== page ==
1953 UM baseball captain to current team: Bring home that third national championship
Ann Arbor — Bill Mogk paid a surprise visit to the Michigan baseball team and wanted to share a message.
Mogk, captain of Michigan’s 1953 baseball team that won the first of the program’s two national championships, spoke to the Wolverines on the field at Ray Fisher Stadium on Wednesday before their sendoff to Omaha for the College World Series.
Michigan is playing in the World Series for the first time since 1984 and opens Saturday against Texas Tech.
“I challenged this team and told them, ‘Since baseball is a game of threes — you’ve got the ’53 and the ’62 (national champions), why don’t you become the third Michigan team, since baseball is a game of threes?’” said Mogk, 87.
Mogk, who has cancer and is being monitored by doctors who he described as “cautiously aggressive” with his treatment, said he watches as many of the Michigan games as he can.
“What I wanted to do was to tell these guys what they have meant to our ’53 team,” he said. “Only 17 of us went to Omaha in ’53, not the 35 or whatever they’ve got now. Right now, there’s only four of us who are really alive and mobile. I’m in Grosse Pointe. I have a teammate in Boston, a teammate in New Mexico and a teammate in Denver.
“I’m here to represent the 17 of us.”
The ’53 team donated a bronze plaque that is in the baseball locker room.
“It is a challenge from our team to all the future ball players,” said Mogk, wearing a blue Michigan baseball shirt and hat.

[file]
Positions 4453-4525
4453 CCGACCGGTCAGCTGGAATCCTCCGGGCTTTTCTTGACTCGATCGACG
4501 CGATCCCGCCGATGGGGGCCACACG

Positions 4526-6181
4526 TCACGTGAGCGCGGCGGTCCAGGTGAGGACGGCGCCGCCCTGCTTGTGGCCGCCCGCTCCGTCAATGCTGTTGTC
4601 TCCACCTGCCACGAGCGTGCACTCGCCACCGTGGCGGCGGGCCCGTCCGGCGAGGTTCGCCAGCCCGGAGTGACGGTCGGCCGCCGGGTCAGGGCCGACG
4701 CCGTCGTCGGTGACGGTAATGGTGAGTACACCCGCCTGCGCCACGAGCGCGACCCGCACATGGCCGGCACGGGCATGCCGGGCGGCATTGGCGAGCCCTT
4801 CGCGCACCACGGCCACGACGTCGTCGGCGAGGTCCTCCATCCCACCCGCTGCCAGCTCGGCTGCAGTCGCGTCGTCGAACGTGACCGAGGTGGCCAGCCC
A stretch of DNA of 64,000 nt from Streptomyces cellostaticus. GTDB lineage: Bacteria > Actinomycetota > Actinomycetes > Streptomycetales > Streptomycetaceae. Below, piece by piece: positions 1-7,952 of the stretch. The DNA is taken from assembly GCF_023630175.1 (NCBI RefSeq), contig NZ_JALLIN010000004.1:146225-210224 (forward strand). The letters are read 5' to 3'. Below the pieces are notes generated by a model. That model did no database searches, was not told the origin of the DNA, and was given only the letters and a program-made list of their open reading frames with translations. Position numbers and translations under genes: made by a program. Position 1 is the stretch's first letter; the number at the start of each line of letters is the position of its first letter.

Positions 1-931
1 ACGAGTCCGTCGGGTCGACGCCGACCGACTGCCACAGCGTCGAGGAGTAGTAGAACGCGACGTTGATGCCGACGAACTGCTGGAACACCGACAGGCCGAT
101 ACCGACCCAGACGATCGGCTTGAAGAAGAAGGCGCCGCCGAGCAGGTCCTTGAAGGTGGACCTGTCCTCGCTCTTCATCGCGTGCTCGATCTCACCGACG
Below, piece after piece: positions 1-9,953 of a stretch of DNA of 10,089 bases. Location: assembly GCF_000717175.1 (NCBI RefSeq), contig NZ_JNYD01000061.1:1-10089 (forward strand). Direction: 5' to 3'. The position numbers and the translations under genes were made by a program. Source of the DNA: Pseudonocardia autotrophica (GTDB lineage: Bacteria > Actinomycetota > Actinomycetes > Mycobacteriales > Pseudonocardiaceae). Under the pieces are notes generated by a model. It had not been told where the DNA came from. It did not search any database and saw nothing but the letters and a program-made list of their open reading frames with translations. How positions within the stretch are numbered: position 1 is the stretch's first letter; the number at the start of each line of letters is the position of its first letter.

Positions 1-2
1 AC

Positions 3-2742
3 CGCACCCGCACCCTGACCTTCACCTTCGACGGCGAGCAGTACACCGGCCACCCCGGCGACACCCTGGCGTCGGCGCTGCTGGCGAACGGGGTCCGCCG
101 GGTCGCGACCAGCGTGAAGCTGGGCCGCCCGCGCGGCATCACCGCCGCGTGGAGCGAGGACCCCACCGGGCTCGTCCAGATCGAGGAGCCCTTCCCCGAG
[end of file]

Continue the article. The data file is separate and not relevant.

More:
The biggest challenge the team members pose, he said, is that the players represent the university and team on and off the field “properly.”
“They have taken those and done that,” Mogk said, singling out the players’ work in the community under coach Erik Bakich, in his seventh year at Michigan.
Mogk said he admires the way the Wolverines “pick each other up." He shared one story with them from the 1953 championship game and advised them not to get into a similar situation. Michigan defeated Texas, 7-5, to win the title that year.
“I told them they’ve done everything we’ve challenged them with, but one thing we did, you do not need to do with your coach,” Mogk said, smiling. “In the last inning of the championship game, we were up 7-4 and all we needed was three outs and we’re in. Next thing you know, it’s 7-5 and they’ve got bases loaded, we’ve got one out and their No. 4 hitter is up. (Michigan coach) Ray Fisher brought in the third pitcher of the inning. Not the game, the inning. He’s a left-hander, and he’s throwing the pitches in there. He did not hit the catcher. Rick Leach’s dad, Dick, was our catcher. He didn’t hit Dick with any of the pitches.
“(Fisher) came out, we’re all on the mound, all the infielders. He gave us a very obscene direction of what to do. It broke us up. We laughed. The umpire came up and said, ‘What are you guys doing?’ We get through. He strikes this boy out. Never took his bat of his shoulder. Guy hit a ball to me, got it, I stepped on first, we win. Afterwards, I went back and looked in the dugout to see where Fisher was. Where was he? Where in the heck was Ray? He was in the locker room throwing up.”